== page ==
His­tory and de­vel­op­ment of phys­i­cal ed­u­ca­tion and sports

Jamaica Gleaner - - SPORTS -

THE FIRST Olympic Games were heav­ily based on reli­gion and were trib­utes to the gods of An­cient Greece. The Games can be traced as far back as 776 BC and were held ev­ery four years in Olympia, Greece, un­til 393 AD when they were banned by a Chris­tian, Em­peror Theo­do­sius I, who saw them as pa­gan fes­ti­vals.

The an­cient Olympics was also an op­por­tu­nity to show the abil­i­ties of young peo­ple and to pro­mote good re­la­tion­ships be­tween com­pet­ing cities. A truce was de­clared dur­ing the games, all fight­ing had to stop. Mar­ried woman were strictly for­bid­den to watch the Games, which of­fi­cially lasted one day, but grad­u­ally went to three and then five days of com­pe­ti­tion. The events com­peted in in­cluded ath­let­ics, box­ing, wrestling, pen­tathlon, which con­sists of three run­ning races, jump­ing and dis­cus throw, char­iot rac­ing, eques­trian events, and the pan­cratium, a vi­o­lent com­bi­na­tion of box­ing and wrestling. Win­ners were given lau­rel wreaths and palm branches, which were highly re­garded.


In 1894, Baron Pierre de Cou­bertin be­came in­spired by a num­ber of events that were held all claim­ing to be the re­vival of the Olympic Games. This led him to set up the In­ter­na­tional Olympic Com­mit­tee (IOC), ini­ti­at­ing the mod­ern Olympic Games. The baron had been im­pressed by the games he had seen in the English pub­lic schools and the ath­leti­cism they gen­er­ated. He wanted to im­prove the phys­i­cal health of his coun­try­men and thought the Olympic Games would be a good way to do it. The first game took place in Athens, Greece, in 1896, where 241 male ath­letes from 14 coun­tries com­peted in nine sports.

To­day, the Olympic Games is the world’s big­gest and most famous sport­ing event. Held ev­ery four years with both sum­mer and win­ter sports com­pe­ti­tion, the aim is to pro­mote the ideals of: I Per­sonal ex­cel­lence I Sport as ed­u­ca­tion I Cul­tural ex­change I Mass par­tic­i­pa­tion I Fair play I In­ter­na­tional un­der­stand­ing.

The In­ter­na­tional Olympic Com­mit­tee works to en­sure that a last­ing legacy is de­vel­oped, help­ing the host cities to change their com­mu­nity for the bet­ter. They are also work­ing with de­vel­op­ing coun­tries to help with ex­pan­sion of sport­ing pro­grammes, fo­cus­ing on ed­u­ca­tion and sport, peace and sports, women and sport, and sports and the en­vi­ron­ment. The Olympic val­ues of ex­cel­lence, re­spect and friend­ship are of huge im­por­tance be­fore, dur­ing and af­ter the event. The last Olympic game in 2016 was held in Rio De Janeiro, Brazil, where 204 coun­tries took part in 26 sports. The next Olympic will be held in Tokyo, Ja­pan, in 2020.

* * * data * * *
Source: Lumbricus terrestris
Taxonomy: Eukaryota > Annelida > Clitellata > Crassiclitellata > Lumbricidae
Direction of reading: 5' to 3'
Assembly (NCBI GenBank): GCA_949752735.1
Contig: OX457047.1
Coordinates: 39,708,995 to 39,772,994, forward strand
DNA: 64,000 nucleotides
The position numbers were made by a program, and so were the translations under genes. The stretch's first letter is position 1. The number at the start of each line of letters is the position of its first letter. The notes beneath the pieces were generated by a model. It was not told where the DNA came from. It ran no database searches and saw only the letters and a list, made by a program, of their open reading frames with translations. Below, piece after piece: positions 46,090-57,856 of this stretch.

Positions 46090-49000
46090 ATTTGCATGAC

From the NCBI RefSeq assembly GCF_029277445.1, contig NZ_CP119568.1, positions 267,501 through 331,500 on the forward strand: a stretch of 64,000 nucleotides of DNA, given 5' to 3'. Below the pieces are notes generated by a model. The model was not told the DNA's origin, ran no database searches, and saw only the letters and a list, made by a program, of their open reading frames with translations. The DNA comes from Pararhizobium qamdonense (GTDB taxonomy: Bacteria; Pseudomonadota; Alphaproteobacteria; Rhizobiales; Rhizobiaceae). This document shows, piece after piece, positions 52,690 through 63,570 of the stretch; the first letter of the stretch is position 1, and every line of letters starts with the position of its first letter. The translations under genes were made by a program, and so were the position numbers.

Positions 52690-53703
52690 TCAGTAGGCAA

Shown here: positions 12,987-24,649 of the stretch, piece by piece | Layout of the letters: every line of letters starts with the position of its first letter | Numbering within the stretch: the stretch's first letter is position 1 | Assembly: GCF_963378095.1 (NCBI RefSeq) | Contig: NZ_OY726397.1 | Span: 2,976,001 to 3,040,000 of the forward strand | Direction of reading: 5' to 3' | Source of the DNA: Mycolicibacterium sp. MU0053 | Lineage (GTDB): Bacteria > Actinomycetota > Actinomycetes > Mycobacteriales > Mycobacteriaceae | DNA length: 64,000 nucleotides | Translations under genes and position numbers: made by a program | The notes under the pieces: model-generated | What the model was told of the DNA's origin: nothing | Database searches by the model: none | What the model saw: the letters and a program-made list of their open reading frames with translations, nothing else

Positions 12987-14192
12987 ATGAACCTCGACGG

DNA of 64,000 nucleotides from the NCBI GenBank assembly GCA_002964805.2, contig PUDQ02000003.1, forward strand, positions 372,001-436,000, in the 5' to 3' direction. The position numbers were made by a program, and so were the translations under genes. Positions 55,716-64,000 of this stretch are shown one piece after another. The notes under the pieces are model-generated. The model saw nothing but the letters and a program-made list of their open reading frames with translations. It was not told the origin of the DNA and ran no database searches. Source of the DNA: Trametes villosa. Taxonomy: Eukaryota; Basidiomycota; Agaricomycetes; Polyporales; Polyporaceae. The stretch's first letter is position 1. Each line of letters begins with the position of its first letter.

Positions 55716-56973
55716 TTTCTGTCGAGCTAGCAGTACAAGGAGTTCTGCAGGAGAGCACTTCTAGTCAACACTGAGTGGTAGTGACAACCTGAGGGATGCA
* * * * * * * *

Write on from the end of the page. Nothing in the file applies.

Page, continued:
1896 Athens 1900 Paris 1904 St Louis 1908 London 1912 Stock­holm 1916 can­celled (World War I) 1920 An­twerp 1924 Paris 1928 Am­s­ter­dam 1932 Los An­ge­les 1936 Ber­lin 1940 can­celled (World War II 1994) 1948 London 1952 Helsinki 1956 Mel­bourne 1960 Rome 1964 Tokyo 1968 Mex­ico City 1976 Mon­treal 1980 Moscow 1984 Los An­ge­les 1988 Seoul 1992 Barcelona 1996 At­lanta 2000 Syd­ney 2004 Athens 2008 Bei­jing 2012 London 2016 Rio de Janeiro

The IOC chooses the host city through its mem­bers’ votes. Cities, not coun­tries, put their names for­ward. A num­ber of scan­dals showed a great deal of bribery was in­volved in the process and new rules were in­tro­duced by the IOC in 1999. Cities can­not now be ac­cepted as of­fi­cial can­di­dates un­til the IOC Ex­ec­u­tive Board is sat­is­fied that they are prop­erly pre­pared, in line with IOC guide­lines. IOC mem­ber vis­its to such cities and gifts to IOC mem­bers are banned.

All Sum­mer Olympics since Arthur Wint win­ning Ja­maica’s first Olympic gold medal at the 1948 Games.

1984 have made healthy profit. There is sta­tus and pub­lic­ity for both the city and coun­try. They must im­prove their fa­cil­i­ties as well as roads, trans­port system, guest ac­com­mo­da­tion and tourist at­trac­tions. Hold­ing the Olympics pro­vides other com­mer­cial op­por­tu­ni­ties be­cause of the large in­flux of com­peti­tors and spec­ta­tors dur­ing the Games.


Cuba was the first Caribbean coun­try doc­u­mented to have en­tered the Sum­mer Olympic Games, do­ing so in 1900 in Paris. They won two medals, gold and sil­ver in fenc­ing. Haiti en­tered in 1924, but it was not un­til 1948 that teams from a num­ber of Caribbean coun­tries, in­clud­ing Ja­maica, and Trinidad and Tobago par­tic­i­pated.

Arthur Wint won Ja­maica’s first gold medal and Rod­ney Wilkes won a weightlift­ing bronze for Trinidad and Tobago. In 1998, a meet­ing of Caribbean del­e­gates took place to dis­cuss Caribbean Olymp­ism and the Caribbean As­so­ci­a­tion of Na­tional Olympic Com­mit­tees came to be es­tab­lished.



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